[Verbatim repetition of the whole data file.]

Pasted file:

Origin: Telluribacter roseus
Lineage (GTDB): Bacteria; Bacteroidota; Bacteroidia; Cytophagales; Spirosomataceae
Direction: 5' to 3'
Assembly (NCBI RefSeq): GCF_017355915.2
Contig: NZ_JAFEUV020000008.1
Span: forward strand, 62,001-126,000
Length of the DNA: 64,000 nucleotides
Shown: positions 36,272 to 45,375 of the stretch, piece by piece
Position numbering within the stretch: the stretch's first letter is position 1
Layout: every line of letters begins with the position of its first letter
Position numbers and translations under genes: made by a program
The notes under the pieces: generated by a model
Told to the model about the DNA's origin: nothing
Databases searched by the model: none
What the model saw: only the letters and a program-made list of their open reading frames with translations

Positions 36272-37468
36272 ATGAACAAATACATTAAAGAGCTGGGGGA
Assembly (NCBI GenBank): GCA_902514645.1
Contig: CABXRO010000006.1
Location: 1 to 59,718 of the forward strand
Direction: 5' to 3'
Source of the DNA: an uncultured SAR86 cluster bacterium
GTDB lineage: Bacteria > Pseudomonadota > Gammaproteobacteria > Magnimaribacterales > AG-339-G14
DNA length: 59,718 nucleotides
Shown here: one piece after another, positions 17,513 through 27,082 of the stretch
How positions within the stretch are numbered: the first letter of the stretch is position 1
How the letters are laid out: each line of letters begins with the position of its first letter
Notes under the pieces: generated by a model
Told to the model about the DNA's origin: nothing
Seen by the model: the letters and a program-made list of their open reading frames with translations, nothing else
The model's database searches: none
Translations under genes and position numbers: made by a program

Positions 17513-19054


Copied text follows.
Origin: Telluribacter roseus
Lineage (GTDB): Bacteria; Bacteroidota; Bacteroidia; Cytophagales; Spirosomataceae
Direction: 5' to 3'
Assembly (NCBI RefSeq): GCF_017355915.2
Contig: NZ_JAFEUV020000008.1
Span: forward strand, 62,001-126,000
Length of the DNA: 64,000 nucleotides
Shown: positions 36,272 to 45,375 of the stretch, piece by piece
Position numbering within the stretch: the stretch's first letter is position 1
Layout: every line of letters begins with the position of its first letter
Position numbers and translations under genes: made by a program
The notes under the pieces: generated by a model
Told to the model about the DNA's origin: nothing
Databases searched by the model: none
What the model saw: only the letters and a program-made list of their open reading frames with translations

Positions 36272-37468
36272 ATGAACAAATACATTAAAGAGCTGGGGGA
Assembly (NCBI GenBank): GCA_902514645.1
Contig: CABXRO010000006.1
Location: 1 to 59,718 of the forward strand
Direction: 5' to 3'
Source of the DNA: an uncultured SAR86 cluster bacterium
GTDB lineage: Bacteria > Pseudomonadota > Gammaproteobacteria > Magnimaribacterales > AG-339-G14
DNA length: 59,718 nucleotides
Shown here: one piece after another, positions 17,513 through 27,082 of the stretch
How positions within the stretch are numbered: the first letter of the stretch is position 1
How the letters are laid out: each line of letters begins with the position of its first letter
Notes under the pieces: generated by a model
Told to the model about the DNA's origin: nothing
Seen by the model: the letters and a program-made list of their open reading frames with translations, nothing else
The model's database searches: none
Translations under genes and position numbers: made by a program

Positions 17513-19054